Glatiramer acetate

Studies of response biomarkers to glatiramer acetate remain scarce. In one recent study [43], response gene to complement 32 (RGC-32), FasL, and IL-21 were proposed as biomarkers of glatiramer acetate response based on the increased mRNA expression levels of RGC-32 and FasL and decreased expression of IL-21 observed in peripheral blood cells from responders compared to nonresponders. Among these three genes, RCG-32, a gene product induced by complement, had associated the best estimates of detecting a good responseto glatiramer acetate [43].



Studies proposing natalizumab-related biomarkers are fast increasing and can be classified into two categories, biomarkers of response to natalizumab and biomarkers of risk for progressive multifocal leukoencephalopathy (PML). In relation to the first category, an increase in the number of circulating hematopoietic stem and progenitor cells (CD45lowCD34+) was associated with clinical remission in patients treated with natalizumab and proposed as responsebiomarker to this treatment [44▪▪]. Other candidates proposed as potential biomarkers of response to natalizumab were the lymphocytosis induced by natalizumab [45] and the oxysterols [46]. To expand further, the mean percentage of lymphocytes over a period of 10 natalizumab administrations was significantly higher in responders than in partial responders to treatment [45]. Oxysterols are oxidized derivatives of cholesterol that were found to be reduced in the CSF of MS patients by the effect of natalizumab and levels correlated with performance in the symbol digit modalities test [46].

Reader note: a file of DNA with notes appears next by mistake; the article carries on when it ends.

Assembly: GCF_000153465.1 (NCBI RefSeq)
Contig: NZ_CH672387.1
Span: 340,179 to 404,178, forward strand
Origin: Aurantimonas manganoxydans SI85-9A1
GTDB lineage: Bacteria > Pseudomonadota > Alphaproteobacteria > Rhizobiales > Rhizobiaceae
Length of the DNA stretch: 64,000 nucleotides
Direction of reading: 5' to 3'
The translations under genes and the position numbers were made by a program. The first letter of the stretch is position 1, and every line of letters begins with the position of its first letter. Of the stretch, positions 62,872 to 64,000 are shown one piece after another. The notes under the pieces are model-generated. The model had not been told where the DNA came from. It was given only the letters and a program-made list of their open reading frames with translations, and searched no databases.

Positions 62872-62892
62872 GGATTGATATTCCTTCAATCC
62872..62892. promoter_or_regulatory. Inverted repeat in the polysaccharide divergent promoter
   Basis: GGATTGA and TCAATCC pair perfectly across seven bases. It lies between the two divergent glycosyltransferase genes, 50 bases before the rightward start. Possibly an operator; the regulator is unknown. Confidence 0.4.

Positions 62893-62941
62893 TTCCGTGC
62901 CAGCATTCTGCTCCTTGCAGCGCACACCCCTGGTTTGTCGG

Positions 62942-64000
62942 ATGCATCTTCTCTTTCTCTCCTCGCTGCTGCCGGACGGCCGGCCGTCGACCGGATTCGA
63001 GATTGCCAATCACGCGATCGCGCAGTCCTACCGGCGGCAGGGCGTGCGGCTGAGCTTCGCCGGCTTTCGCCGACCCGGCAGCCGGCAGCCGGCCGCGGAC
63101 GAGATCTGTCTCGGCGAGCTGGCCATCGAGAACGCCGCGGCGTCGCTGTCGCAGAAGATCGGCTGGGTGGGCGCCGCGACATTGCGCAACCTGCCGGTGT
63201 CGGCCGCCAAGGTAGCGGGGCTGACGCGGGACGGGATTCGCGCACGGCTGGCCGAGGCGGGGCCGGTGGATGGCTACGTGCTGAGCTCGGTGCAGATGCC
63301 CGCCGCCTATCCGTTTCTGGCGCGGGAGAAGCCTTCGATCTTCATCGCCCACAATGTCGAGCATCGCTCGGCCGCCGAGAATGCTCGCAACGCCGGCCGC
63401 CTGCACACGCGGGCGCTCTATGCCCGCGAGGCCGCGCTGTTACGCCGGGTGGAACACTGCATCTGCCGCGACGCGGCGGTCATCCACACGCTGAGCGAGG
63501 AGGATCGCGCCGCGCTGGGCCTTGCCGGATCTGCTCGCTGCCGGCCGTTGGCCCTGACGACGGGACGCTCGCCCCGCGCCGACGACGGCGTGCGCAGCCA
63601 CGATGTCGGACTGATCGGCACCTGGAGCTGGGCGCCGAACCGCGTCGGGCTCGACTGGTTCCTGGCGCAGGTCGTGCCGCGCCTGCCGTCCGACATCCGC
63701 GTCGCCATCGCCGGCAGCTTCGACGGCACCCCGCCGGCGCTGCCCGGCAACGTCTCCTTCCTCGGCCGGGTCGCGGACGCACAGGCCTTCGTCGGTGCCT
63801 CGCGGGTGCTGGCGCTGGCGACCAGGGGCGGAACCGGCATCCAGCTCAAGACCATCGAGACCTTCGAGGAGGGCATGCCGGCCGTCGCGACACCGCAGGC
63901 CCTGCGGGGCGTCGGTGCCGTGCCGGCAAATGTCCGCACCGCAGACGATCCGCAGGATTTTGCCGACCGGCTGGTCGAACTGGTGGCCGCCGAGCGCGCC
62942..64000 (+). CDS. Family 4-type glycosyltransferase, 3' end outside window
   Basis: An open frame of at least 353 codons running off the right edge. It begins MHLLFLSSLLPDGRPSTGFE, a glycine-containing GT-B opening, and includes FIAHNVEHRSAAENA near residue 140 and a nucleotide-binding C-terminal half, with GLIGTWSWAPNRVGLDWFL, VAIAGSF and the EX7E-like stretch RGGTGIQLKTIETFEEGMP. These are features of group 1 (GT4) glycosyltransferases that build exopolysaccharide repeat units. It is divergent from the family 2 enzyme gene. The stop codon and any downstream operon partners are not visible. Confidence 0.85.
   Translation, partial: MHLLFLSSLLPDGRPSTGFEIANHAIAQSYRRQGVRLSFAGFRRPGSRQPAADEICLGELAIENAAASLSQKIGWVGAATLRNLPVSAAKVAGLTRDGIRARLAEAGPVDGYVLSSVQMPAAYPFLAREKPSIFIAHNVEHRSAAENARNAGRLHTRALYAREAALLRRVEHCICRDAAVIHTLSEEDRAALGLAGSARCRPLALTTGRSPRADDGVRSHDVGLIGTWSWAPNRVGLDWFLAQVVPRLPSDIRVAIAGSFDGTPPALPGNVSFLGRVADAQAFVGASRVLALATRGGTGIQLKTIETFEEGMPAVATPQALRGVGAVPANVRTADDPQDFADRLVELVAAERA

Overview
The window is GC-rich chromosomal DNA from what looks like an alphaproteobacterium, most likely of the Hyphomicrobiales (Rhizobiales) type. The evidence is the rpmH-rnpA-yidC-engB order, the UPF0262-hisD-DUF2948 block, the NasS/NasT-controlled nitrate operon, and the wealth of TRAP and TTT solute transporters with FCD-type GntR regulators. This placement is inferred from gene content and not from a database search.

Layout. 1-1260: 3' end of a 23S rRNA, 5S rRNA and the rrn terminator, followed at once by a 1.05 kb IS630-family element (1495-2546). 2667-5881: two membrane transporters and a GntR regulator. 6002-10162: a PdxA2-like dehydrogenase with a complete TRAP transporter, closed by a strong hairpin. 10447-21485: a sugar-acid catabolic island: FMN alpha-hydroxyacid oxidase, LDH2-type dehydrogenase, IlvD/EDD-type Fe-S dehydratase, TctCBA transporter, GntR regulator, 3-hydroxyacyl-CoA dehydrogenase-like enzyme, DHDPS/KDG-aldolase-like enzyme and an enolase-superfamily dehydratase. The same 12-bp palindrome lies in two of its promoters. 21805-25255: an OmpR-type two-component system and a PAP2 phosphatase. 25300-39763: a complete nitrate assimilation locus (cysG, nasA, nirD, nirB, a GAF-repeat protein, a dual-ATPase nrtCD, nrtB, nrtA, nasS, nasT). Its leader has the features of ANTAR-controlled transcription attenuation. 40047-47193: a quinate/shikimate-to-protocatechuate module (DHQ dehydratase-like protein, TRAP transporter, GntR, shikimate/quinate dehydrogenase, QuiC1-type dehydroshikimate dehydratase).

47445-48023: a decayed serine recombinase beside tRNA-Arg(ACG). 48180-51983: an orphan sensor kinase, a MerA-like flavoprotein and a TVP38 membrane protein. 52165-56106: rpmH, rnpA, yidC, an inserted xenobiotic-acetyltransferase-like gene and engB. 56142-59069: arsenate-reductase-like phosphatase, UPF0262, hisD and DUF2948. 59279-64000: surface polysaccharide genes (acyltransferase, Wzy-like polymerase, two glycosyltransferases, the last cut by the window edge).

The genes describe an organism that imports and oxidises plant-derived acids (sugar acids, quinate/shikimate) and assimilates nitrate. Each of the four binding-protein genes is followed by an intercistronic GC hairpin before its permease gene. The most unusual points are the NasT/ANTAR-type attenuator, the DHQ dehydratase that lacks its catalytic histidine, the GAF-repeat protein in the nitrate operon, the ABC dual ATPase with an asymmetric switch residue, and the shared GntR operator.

Regarding biomarkers predicting adverse events to natalizumab, it should be noted the association between the presence of lipid-specific IgM oligoclonal bands and the decreased risk for PML in patients treated with natalizumab, a finding that may indicate an excessive and PML-protective immunosuppression in patients positive for IgM oligoclonal bands [47▪▪]. In another study [48▪▪], the role of the L-selectin (CD62L) expressed by CD4+ T cells as a potential biomarker for PML risk [49] was recently confirmed in a large multicenter study, and CD62L in combination with the anti-JC virus antibody index may improve the identification of natalizumab-treated patients at high risk for PML [48▪▪]. However, a recent study using cryopreserved peripheral blood mononuclear cells collected as part of natalizumab clinical trials questioned the utility of CD62L as PML risk biomarker [50].



In a recent study, fingolimod was found to modify the CSF NF-L levels [51▪]. Of note, reductions in the NF-L levels after 1 year of treatment with fingolimod were associated with improvements in relapse and MRI outcomes [51▪], suggesting the use of NF-L as a biomarker to monitor the response to fingolimod as well as its potential neuroprotective effects.